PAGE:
Maxson’s Yard in August Wilson’s “Fences”

Subject: Literature
Pages: 3
Words: 673
Reading time:
3 min

Maxson’s yard is a critical part of the story narrated through August Wilson’s “Fences”. It can be argued that there are several things (when one looks at the play as a whole) that the garden emphasizes. This is especially in relation to symbolism. It is critical to note that the yard is open and bare when the play begins. This is symbolic of both the lives of the characters and the development of the story. Symbolically, for one to grow a garden in a yard, time, resources, care, and patience have to be considered. The same can be applied to relationships, and in the case of Troy, lack of the same. The character has a hard time making friends or engaging in other types of relationships. In fact, he appears to misuse and mistreats his oldest friend, Bono. The character’s bad behavior and attitude towards himself and others lead to failed relationships. In the same manner, the yard was initially bare and nothing could grow there.

On the same note, the specific development of the garden (that becomes visible in Act II scene 5) is symbolic of the character’s development This is both in regards to Troy, the lead character, and Bono, his long-term friend. The garden starts to grow 8 years since the characters are introduced to the audience. Ideally, although this time is not real, it goes to show the amount of time that was needed to ensure that growth. Troy had the same challenge as he did not want to grow or change. It is important to note that this is only applicable to some of the characteristics, not all. For instance, he was adamant about change at his workplace and even challenged his bosses for a promotion, which he got through a successful court case. On the other hand, he refuses to let his son Cory play professionally. He does not believe that a black man can earn a living playing football. This goes to show how complicated his character was, just like the garden.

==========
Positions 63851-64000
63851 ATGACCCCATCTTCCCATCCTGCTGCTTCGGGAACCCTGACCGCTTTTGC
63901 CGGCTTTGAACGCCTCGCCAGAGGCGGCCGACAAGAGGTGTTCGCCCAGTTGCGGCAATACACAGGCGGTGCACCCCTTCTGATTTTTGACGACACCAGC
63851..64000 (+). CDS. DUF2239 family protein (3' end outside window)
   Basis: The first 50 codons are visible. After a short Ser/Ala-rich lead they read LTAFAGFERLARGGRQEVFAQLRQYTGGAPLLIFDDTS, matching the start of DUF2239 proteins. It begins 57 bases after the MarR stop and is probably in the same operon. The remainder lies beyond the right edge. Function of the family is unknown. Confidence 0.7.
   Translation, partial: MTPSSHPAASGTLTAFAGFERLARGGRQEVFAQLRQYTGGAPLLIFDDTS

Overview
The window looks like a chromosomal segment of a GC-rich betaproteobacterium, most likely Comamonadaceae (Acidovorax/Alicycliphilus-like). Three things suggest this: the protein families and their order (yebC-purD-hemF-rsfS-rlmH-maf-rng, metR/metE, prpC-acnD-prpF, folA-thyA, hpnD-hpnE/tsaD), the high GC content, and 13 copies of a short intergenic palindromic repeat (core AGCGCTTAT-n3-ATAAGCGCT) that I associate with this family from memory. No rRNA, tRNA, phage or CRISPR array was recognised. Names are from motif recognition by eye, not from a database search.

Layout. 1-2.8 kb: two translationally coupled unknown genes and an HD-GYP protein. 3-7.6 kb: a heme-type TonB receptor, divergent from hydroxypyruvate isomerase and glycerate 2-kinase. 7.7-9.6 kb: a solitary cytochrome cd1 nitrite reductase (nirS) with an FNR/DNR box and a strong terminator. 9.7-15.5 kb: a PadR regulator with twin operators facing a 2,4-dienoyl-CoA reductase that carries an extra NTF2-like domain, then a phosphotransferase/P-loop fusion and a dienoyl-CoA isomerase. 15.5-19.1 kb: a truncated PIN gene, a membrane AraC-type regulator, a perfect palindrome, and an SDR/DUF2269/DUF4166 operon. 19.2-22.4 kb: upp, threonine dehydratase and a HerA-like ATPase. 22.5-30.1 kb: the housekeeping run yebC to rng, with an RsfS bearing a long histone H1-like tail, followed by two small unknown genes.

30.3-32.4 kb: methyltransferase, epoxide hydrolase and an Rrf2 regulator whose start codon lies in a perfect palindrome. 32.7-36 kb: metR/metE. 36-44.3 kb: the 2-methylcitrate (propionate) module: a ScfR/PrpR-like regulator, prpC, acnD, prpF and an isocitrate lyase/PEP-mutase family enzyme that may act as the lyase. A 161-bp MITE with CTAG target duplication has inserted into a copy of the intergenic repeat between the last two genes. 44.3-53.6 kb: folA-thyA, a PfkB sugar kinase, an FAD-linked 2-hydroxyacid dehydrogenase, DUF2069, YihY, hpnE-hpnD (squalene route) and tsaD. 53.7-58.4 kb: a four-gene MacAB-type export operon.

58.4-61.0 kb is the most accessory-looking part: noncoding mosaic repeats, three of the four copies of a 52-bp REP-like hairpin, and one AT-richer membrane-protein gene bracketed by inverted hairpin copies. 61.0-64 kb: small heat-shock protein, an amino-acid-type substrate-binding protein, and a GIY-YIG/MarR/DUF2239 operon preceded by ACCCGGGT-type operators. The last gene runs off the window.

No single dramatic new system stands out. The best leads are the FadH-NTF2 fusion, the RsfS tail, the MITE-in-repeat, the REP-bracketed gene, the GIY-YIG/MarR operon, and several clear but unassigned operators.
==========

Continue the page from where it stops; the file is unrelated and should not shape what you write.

Critically, despite the challenges that Troy faced, his character does develop to some extent, just like the garden. Although his relationship with his son remains strained till his death, Troy is able to tell his wife the truth about his affair. This can be seen as a type of development due to the patriarchal nature of Troy’s character. He believes that the man has to provide and protect his family but should not be questioned about all his other actions. Therefore, the fact that he admitted to his wife his mistake shows growth despite challenges. It is important to know that Troy’s character continues to grow even after the birth of his daughter. Interestingly, due to the fact that his mistress dies, he gives his wife the baby. This aspect emphasizes how much Troy has changed over the years. By giving his daughter to his scorned wife, he not only admits his mistakes as a man but also acknowledges the strength of his wife.

One can argue that the symbolism of the growth of the garden can also be linked to the lives of the characters after Troy’s death. Whereas his wife and daughter are significantly sad after his passing, his son is not affected. This is due to the fact that Troy had kicked out Cory years before he died. Similar to a garden, there are trees that will have flowers and fruit while there are those that will not despite the fact that both types have been cared for by the same person using the same resources. Troy’s wife, daughter, and even brother are the trees with flowers and fruit while Cory is the one without. Overall, the garden plays an important role in the play. This is due to the fact that a significant amount of exchanges between the characters happen in the yard next to the garden. Additionally, it provides a symbolic analysis of the character’s development.